Hope R. Metcalf

Clinical Lecturer in Law; Research Scholar in Law; and Executive Director, Orville H. Schell, Jr. Center for International Human Rights


Hope Metcalf is Executive Director of the Orville H. Schell, Jr. Center for International Human Rights and co-teaches the Lowenstein International Human Rights Clinic. As Executive Director of the Schell Center, she works with students and faculty to coordinate human rights events at the Law School, including the annual Bernstein Symposium, as well as the weekly Human Rights Workshop.

FULL BIOGRAPHY

Contact Information


Yale Law School

P.O. Box 208215

New Haven, CT 06520

Education & Curriculum Vitae


J.D., New York University School of Law, 2001

B.A., Yale University, 1996

Courses Taught


  • Liman Public Interest Practicum
  • Lowenstein Clinic
  • Rule of Law Clinic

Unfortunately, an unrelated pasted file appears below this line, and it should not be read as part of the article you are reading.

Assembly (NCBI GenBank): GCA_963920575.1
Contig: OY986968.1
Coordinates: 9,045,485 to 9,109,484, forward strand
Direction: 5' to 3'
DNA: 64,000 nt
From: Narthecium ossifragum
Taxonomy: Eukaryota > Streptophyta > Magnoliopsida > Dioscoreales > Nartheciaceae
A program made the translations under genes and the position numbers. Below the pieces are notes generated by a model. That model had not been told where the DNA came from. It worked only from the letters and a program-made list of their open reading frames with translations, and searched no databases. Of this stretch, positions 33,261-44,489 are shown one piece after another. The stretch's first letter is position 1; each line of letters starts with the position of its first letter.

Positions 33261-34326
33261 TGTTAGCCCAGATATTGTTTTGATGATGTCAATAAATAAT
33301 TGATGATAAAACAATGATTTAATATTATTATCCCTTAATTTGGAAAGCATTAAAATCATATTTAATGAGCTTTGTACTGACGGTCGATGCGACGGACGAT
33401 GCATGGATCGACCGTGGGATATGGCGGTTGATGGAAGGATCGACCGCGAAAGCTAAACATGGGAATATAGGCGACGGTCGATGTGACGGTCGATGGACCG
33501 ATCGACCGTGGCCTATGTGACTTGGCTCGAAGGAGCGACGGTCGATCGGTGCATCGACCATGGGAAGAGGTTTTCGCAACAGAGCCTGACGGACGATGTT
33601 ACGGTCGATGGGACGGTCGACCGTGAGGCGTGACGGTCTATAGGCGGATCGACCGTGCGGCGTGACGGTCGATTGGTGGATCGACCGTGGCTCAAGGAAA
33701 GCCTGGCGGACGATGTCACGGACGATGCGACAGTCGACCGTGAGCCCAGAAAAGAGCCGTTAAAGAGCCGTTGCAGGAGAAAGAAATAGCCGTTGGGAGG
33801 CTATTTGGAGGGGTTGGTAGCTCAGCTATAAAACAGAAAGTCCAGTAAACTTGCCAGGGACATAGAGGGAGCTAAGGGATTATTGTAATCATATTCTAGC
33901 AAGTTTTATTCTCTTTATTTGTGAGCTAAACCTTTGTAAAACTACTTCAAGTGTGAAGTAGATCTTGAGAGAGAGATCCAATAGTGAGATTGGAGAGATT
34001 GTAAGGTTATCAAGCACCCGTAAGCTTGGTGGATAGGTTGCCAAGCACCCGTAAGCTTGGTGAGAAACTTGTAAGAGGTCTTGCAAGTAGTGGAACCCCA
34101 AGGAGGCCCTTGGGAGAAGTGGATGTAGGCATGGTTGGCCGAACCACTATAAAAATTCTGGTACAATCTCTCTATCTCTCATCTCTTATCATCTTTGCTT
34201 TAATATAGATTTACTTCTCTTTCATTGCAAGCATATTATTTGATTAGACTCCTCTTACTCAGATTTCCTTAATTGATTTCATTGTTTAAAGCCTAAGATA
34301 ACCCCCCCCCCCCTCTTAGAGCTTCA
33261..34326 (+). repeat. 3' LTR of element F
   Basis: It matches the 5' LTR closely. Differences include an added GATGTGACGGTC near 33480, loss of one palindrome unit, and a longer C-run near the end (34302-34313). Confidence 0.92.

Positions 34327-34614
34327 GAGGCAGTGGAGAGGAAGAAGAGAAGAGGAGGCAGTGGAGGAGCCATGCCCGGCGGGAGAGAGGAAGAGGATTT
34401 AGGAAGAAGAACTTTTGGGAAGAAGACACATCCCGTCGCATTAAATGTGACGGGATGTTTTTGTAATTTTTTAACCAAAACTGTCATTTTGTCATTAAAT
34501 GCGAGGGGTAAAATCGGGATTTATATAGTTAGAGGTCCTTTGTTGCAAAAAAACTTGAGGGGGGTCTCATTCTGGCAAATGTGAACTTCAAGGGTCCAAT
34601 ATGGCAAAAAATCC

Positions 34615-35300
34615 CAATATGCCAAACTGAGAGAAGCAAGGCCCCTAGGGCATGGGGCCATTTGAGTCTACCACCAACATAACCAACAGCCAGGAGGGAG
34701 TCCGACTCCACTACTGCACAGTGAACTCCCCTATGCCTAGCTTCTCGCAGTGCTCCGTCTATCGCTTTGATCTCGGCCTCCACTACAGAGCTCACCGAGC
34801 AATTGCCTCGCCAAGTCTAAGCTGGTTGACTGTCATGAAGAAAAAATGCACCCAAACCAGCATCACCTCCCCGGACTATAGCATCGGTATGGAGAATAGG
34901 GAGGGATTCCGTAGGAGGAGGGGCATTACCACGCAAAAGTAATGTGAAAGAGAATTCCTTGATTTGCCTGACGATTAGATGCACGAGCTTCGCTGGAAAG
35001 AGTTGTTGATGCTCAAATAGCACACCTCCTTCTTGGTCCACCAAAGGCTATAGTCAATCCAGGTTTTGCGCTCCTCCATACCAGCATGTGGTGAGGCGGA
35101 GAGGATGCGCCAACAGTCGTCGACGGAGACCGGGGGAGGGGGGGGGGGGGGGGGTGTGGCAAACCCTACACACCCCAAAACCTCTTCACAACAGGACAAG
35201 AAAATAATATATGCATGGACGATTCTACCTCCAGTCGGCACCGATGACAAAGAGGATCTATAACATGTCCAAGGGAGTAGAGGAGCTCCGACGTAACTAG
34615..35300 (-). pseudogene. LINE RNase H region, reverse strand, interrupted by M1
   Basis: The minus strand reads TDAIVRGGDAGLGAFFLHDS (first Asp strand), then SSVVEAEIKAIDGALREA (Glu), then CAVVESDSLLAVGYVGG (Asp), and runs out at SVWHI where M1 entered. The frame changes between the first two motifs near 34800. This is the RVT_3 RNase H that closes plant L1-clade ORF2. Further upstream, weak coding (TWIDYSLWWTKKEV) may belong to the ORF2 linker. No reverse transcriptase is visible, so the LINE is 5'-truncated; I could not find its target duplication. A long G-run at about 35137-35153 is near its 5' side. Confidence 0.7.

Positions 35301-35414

Hope Metcalf is the Executive Director of the Orville H. Schell, Jr. Center for International Human Rights Law and co-teaches the Lowenstein International Human Rights Clinic. In January 2017, she helped to launch the Rule of Law Clinic. From 2010 to 2014, Metcalf directed the Liman Program and co-taught the Liman Workshop and the Liman Project, an experiential course on criminal justice reform. Prior to that, Metcalf supervised the National Litigation Project of the Allard K. Lowenstein International Human Rights Clinic, which was founded in 2002 to respond to rights violations arising out of U.S. counterterrorism policy. Metcalf’s teaching and research focus on the rights of people in various forms of detention, and she regularly consults with national and international organizations on those subjects. Publications include Terrorizing Academia, 60 J. Leg. Educ. 433 (2011) (with Joseph Margulies) and Gideon at Guantánamo: Democratic and Despotic Detention, 122 Yale L.J. 2504 (2013) (with Judith Resnik). With her clinic students, Metcalf has co-counseled lawsuits before U.S. courts and international fora against the Bush and Obama administrations relating to the torture and indefinite detention of terrorism suspects. Through the Lowenstein Clinic, Metcalf and her students have investigated human rights violations in Connecticut, including solitary confinement, conditions on death row, and the criminalization of homelessness, and have supported local campaigns on those issues. Metcalf is a graduate of Yale College and New York University School of Law and clerked for the Honorable Virginia Long of the New Jersey Supreme Court.